More class material - SOLVENT BASED SEPARATION Solvent...

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1 SOLVENT BASED SEPARATION Solvent Selection Rafiqul Gani, Peter M. Harper & Martin Hostrup CAPEC, Department of Chemical Engineering, Technical University of Denmark, DK-2800 Lyngby, Denmark. The objective of this article is to highlight the important issues related to selection/design of solvents for different types of solvent based separation techniques. The properties of the solvent are closely related to the design/operation of a solvent based separation technique that is employed to perform a specified separation task. The solvent selection problem formulation together with methods and tools that can be employed to solve such problems are highlighted. Practical examples illustrating the important solution steps are presented. INTRODUCTION Separation involves removal of one or more of the constituent parts from a mixture. A solvent is that constituent of a solution that is liquid in the pure state, is usually present in the larger amount and has dissolved the other constituent (a solute) of the solution. The solute may be a solid, a liquid or a gas. The solvent may be a single compound or a mixture of compounds. Solvent based separation techniques become necessary when separation or removal of a solute(s) from a mixture become difficult or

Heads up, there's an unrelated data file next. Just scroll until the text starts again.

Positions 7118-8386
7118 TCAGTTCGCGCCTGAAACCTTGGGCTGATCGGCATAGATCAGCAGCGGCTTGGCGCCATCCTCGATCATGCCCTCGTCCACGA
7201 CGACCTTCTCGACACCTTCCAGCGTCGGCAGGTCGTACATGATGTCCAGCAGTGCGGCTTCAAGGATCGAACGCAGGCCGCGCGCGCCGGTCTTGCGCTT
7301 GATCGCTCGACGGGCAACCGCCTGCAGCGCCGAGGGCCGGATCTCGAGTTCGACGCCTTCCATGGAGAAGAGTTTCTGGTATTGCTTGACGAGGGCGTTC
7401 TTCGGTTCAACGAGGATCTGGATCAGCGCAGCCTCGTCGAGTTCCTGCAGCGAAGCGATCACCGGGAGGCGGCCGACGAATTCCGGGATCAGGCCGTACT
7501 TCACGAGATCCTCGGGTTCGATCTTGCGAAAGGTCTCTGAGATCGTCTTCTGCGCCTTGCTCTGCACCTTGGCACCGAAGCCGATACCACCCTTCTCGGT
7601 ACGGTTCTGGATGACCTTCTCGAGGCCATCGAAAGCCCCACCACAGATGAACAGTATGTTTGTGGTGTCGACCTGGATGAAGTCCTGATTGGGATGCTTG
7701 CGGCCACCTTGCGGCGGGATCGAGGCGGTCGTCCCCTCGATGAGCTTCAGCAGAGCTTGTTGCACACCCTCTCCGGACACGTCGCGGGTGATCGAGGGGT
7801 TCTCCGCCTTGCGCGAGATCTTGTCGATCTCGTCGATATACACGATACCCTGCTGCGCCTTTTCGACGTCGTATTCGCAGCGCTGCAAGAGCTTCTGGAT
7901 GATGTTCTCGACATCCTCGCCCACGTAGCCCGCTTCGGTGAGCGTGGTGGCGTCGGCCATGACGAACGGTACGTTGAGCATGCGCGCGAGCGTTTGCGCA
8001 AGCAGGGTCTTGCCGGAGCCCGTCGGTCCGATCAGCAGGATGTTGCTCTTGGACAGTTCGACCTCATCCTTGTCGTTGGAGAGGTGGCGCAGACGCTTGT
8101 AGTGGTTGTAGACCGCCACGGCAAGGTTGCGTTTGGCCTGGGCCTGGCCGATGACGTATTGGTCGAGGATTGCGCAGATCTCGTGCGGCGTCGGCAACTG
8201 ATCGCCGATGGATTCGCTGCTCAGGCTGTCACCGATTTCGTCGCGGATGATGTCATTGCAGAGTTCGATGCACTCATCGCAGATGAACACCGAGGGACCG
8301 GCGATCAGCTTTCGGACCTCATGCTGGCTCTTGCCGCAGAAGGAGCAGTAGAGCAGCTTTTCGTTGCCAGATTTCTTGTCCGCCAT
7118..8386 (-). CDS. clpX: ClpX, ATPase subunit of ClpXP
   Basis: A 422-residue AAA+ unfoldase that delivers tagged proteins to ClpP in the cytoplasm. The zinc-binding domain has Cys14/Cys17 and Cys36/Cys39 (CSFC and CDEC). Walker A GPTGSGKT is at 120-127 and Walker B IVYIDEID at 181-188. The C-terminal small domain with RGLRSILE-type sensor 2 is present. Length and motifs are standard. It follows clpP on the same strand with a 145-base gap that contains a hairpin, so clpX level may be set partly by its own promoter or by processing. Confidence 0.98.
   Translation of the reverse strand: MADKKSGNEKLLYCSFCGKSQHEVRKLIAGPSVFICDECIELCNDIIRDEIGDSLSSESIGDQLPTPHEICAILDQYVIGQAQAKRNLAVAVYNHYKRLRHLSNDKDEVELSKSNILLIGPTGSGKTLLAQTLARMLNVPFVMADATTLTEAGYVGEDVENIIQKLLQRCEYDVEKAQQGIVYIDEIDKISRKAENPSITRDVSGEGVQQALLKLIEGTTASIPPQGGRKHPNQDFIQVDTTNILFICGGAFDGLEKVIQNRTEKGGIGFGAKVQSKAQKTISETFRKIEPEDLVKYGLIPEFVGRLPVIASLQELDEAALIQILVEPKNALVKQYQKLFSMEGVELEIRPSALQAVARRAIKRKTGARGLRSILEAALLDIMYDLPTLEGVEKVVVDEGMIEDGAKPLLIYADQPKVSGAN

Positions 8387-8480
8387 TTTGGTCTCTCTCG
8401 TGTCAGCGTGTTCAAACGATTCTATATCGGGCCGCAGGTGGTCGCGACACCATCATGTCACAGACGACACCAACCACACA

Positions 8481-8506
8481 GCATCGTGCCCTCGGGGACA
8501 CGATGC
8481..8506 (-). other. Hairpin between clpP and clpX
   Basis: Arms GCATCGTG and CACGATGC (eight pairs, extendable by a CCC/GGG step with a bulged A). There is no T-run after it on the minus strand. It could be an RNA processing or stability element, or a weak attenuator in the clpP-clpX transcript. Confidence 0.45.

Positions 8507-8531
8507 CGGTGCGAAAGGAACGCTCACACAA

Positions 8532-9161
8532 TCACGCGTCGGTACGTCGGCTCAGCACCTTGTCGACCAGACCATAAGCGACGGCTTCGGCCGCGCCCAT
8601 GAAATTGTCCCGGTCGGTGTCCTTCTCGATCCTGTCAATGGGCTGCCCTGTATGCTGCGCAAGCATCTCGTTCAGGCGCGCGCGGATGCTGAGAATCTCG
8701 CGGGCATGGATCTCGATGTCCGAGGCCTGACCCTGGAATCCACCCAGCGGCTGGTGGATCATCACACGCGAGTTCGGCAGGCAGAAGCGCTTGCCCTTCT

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2 infeasible by conventional separation techniques such as distillation. If the addition of a solvent causes a totally miscible liquid to split into two liquid phases and produce the necessary property difference, the solvent based separation technique is commonly known as liquid-liquid extraction. If the addition of a solvent causes the coexisting vapour and liquid phases to have different properties, the solvent based separation technique is called extractive distillation. Figures 1a & 1b highlight the change of the mixture properties as a result of the addition of a solvent. In Figure 1a , the difference between the properties of the liquid and vapour for the binary azeotropic mixture of ethanol-water with and without the addition of solvents is highlighted. It is clear from Figure 1a that addition of a solvent removes the barrier of the azeotropic condition. Figure 1b highlights through a ternary diagram that addition of the solvent causes the totally miscible binary liquid mixture (components A and B) to split into two liquid phases, a solvent-rich phase and a solute-rich (A or B) phase. << Figures 1a & 1b >> Examples of industrial processes employing solvent based separation techniques are numerous. Almost all chemical, petrochemical, biochemical and pharmaceutical processes employ one or more solvent based separation techniques. In chemical and petrochemical processes, solvents are used mainly to separate components from liquid and/or gaseous mixtures. While in biochemical and pharmaceutical processes, solvents are typically employed for dissolving or removing solids. Use of a solvent to extract aromatic compounds from a petroleum by-product or removal of a chemical species
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More class material - SOLVENT BASED SEPARATION Solvent...

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